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ATTR(1) 			      XFS Compatibility API				  ATTR(1)

       attr - extended attributes on XFS filesystem objects

       attr [ -LRSq ] -s attrname [ -V attrvalue ] pathname

       attr [ -LRSq ] -g attrname pathname

       attr [ -LRSq ] -r attrname pathname

       attr [ -LRSq ] -l pathname

       Extended attributes implement the ability for a user to attach name:value pairs to objects
       within the XFS filesystem.

       This document describes the attr command, which is mostly compatible with the IRIX command
       of  the	same  name.   It  is thus aimed specifically at users of the XFS filesystem - for
       filesystem independent extended attribute manipulation, consult the getfattr(1)	and  set-
       fattr(1) documentation.

       Extended  attributes  can  be  used to store meta-information about the file.  For example
       "character-set=kanji" could tell a document browser to use the Kanji  character	set  when
       displaying  that  document and "thumbnail=..." could provide a reduced resolution overview
       of a high resolution graphic image.

       In the XFS filesystem, the names can be up to 256 bytes in length, terminated by the first
       0 byte.	The intent is that they be printable ASCII (or other character set) names for the
       attribute.  The values can be up to 64KB of arbitrary binary data.

       Attributes can be attached to all types of XFS inodes: regular  files,  directories,  sym-
       bolic links, device nodes, etc.

       XFS  uses  2 disjoint attribute name spaces associated with every filesystem object.  They
       are the root and user address spaces.  The root address space is accessible  only  to  the
       superuser,  and then only by specifying a flag argument to the function call.  Other users
       will not see or be able to modify attributes in the root address space.	The user  address
       space  is protected by the normal file permissions mechanism, so the owner of the file can
       decide who is able to see and/or modify the value of attributes on any particular file.

       The attr utility allows the manipulation of extended attributes associated with filesystem
       objects from within shell scripts.

       There are four main operations that attr can perform:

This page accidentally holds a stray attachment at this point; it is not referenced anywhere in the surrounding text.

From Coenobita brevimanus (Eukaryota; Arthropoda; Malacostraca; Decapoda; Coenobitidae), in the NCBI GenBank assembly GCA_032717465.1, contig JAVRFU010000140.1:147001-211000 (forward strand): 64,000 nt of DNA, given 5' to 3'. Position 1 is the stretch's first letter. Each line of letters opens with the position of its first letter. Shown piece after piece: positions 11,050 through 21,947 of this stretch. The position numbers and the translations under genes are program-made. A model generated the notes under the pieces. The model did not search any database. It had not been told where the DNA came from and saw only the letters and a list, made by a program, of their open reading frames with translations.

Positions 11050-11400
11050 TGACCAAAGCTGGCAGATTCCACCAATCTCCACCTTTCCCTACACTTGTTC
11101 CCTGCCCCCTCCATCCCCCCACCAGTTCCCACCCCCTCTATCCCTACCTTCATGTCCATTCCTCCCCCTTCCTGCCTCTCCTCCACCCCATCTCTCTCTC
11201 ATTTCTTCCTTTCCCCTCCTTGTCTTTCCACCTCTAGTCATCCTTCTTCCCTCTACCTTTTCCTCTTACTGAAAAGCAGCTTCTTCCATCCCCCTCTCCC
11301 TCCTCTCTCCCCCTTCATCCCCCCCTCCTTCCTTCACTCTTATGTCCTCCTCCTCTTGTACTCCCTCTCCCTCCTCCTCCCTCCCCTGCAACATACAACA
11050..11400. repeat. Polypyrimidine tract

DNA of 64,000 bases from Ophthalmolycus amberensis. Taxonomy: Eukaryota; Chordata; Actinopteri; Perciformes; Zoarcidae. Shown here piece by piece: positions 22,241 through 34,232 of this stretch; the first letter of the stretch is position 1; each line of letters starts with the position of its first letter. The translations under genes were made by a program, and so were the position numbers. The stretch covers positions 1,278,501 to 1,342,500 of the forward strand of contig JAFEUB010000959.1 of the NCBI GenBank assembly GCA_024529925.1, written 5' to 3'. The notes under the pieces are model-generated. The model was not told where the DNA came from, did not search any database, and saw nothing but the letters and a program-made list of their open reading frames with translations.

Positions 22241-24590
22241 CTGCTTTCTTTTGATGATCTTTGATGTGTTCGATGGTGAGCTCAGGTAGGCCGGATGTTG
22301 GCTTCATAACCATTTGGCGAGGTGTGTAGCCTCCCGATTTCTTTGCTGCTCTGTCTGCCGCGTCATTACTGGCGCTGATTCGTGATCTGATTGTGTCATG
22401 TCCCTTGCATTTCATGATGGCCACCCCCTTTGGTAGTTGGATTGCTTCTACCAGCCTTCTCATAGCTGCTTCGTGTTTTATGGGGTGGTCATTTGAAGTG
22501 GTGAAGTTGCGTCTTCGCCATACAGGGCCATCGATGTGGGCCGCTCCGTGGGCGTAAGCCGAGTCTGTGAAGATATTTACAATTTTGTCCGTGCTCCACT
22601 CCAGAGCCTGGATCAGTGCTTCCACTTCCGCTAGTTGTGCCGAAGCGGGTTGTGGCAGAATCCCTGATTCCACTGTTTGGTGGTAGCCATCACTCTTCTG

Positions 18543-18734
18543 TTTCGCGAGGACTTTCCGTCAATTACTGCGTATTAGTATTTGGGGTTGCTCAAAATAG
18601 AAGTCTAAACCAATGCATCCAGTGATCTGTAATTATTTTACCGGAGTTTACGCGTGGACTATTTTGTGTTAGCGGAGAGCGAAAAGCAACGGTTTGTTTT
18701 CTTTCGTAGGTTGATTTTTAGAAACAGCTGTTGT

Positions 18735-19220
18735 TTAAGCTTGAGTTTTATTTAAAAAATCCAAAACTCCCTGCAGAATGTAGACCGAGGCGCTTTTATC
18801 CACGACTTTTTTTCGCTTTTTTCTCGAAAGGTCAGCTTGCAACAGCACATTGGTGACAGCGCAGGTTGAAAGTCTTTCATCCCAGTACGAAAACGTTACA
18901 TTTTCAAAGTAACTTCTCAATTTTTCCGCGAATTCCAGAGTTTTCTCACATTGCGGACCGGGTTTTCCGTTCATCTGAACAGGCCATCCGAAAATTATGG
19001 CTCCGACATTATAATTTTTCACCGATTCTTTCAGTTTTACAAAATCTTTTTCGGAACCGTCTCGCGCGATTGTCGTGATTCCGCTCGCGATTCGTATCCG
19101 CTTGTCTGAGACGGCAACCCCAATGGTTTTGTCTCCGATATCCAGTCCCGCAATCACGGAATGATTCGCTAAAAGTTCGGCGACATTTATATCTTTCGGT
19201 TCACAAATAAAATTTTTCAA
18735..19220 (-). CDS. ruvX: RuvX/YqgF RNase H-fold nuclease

GET    The  -g attrname option tells attr to search the named object and print (to stdout)
	      the value associated with that attribute name.  With the -q flag,  stdout  will  be
	      exactly  and  only the value of the attribute, suitable for storage directly into a
	      file or processing via a piped command.

       LIST   The -l option tells attr to list the names of all the attributes that  are  associ-
	      ated  with  the  object,	and  the  number  of  bytes in the value of each of those
	      attributes.  With the -q flag, stdout will be a simple list of only  the	attribute
	      names, one per line, suitable for input into a script.

       REMOVE The  -r  attrname option tells attr to remove an attribute with the given name from
	      the object if the attribute exists.  There is no output on successful completion.

	      The -s attrname option tells attr to set the named attribute of the object  to  the
	      value  read  from  stdin.  If an attribute with that name already exists, its value
	      will be replaced with this one.  If an attribute with that name  does  not  already
	      exist,  one  will  be  created  with  this  value.  With the -V attrvalue flag, the
	      attribute will be set to have a value of attrvalue and  stdin  will  not	be  read.
	      With  the -q flag, stdout will not be used.  Without the -q flag, a message showing
	      the attribute name and the entire value will be printed.

       When the -L option is given and the named object  is  a	symbolic  link,  operate  on  the
       attributes of the object referenced by the symbolic link.  Without this option, operate on
       the attributes of the symbolic link itself.

       When the -R option is given and the process has appropriate  privileges,  operate  in  the
       root attribute namespace rather that the USER attribute namespace.

       The -S option is similar, except it specifies use of the security attribute namespace.

       When  the  -q  option is given attr will try to keep quiet.  It will output error messages
       (to stderr) but will not print status messages (to stdout).

       The standard file interchange/archive programs tar(1), and cpio(1)  will  not  archive  or
       restore extended attributes, while the xfsdump(8) program will.

       The  list  option  present in the IRIX version of this command is not supported.  getfattr
       provides a mechanism to retrieve all of the attribute names.

       getfattr(1),  setfattr(1),  attr_get(3),   attr_set(3),	 attr_multi(3),   attr_remove(3),
       attr(5), and xfsdump(8).

Dec 2001			       Extended Attributes				  ATTR(1)
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